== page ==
Investments of more than $7.6 million have been dedicated to support three clean energy projects in Nunavut to enhance understanding of energy use and support renewable energy technology in remote Arctic environments.
“Both the Government of Nunavut and the federal government recognize the importance of reducing the reliance on diesel fuel in Nunavut communities,” said Joe Savikataaq, Premier of Nunavut. “The Department of Environment supports Nunavut communities in developing their own CEPs and setting specific goals for reducing greenhouse gas emissions by developing innovative local energy projects.”
The three investments include:
- $6.5 million for the Qikiqtaaluk Business Development Corporation‘s Sanikiluaq Renewable Energy Demonstration Project that will install a high-penetration wind turbine and battery system that is anticipated to generate 4,026,000 kWh of energy annually, displacing more than 50 per cent of diesel fuel used to generate electricity in the community.
- Over $750,000 for NRStor Inc. and the Hamlet of Arviat to conduct a front-end engineering design study for a hybrid wind, solar and energy storage system to develop a detailed plan covering everything from power-purchase agreements to environmental assessment and permitting to enhance the Nunavut community’s ability to deliver renewable energy and reduce emissions.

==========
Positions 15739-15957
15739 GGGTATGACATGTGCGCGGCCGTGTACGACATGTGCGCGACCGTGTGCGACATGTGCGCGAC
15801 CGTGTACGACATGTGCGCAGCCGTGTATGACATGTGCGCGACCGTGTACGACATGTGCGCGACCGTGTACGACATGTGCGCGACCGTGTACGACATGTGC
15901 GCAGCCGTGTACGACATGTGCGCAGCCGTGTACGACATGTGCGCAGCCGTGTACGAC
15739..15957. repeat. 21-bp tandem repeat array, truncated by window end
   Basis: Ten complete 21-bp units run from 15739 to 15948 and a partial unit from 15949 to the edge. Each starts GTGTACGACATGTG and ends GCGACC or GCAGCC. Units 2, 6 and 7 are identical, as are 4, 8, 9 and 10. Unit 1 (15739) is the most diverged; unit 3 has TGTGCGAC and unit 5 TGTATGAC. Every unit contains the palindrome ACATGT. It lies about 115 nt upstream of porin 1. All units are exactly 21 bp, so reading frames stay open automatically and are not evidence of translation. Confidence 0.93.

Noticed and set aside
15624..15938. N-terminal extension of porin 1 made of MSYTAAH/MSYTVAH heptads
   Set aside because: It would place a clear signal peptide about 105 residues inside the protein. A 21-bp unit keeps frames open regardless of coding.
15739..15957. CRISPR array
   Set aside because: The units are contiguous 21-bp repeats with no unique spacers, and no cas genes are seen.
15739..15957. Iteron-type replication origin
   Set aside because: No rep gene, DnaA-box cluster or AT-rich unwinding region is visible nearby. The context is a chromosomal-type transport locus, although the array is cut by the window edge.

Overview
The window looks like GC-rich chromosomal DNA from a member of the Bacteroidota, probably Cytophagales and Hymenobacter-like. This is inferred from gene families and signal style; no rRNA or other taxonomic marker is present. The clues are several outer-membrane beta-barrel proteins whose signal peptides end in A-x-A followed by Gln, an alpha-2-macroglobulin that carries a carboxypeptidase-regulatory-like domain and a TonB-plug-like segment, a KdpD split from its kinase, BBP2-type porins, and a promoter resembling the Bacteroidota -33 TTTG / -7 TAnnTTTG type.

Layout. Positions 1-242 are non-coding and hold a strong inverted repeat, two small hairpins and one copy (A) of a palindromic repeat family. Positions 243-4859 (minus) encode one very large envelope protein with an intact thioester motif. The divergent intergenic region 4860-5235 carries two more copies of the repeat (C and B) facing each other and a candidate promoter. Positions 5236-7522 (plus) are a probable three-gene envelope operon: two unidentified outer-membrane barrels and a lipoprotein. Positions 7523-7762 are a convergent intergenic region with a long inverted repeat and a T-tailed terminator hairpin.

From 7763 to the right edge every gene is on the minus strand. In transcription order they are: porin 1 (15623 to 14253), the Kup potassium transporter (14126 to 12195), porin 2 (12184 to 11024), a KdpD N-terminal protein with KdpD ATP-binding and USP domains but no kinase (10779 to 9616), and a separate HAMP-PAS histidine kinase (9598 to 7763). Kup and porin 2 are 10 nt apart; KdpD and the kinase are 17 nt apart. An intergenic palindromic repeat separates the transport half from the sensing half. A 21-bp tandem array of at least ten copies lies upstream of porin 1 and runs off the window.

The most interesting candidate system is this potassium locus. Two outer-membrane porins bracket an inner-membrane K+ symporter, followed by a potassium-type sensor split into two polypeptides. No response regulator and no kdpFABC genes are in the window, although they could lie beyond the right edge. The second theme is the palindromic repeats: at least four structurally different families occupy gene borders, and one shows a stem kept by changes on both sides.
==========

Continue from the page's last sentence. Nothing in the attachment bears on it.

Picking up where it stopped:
- $400,000 for the Government of Nunavut to develop a comprehensive Community Energy Plan with every community in Nunavut to serve as models for planning processes to be followed in the remaining communities.
“The Sanikiluaq High Displacement Renewable Energy Demonstration project is guided by the principles of Inuit Qaujimajatuqangit, innovative technology solutions, and sustainable development,” said Harry Flaherty, president and CEO of Qikiqtaaluk Business Development Corporation. “With a goal to offset more than 50 percent of the community’s diesel fuel use for electricity, this Inuit-led solution will improve access to clean, reliable energy in Sanikiluaq.
All three projects were funded through Natural Resources Canada’s Clean Energy for Rural and Remote Communities program, an eight-year, $220-million program to reduce reliance on diesel in rural and remote communities by deploying and demonstrating renewable energy projects, encouraging energy efficiency, and building local skills and capacity.
Featured image of energy storage project from Qikiqtaaluk Business Development Corporation.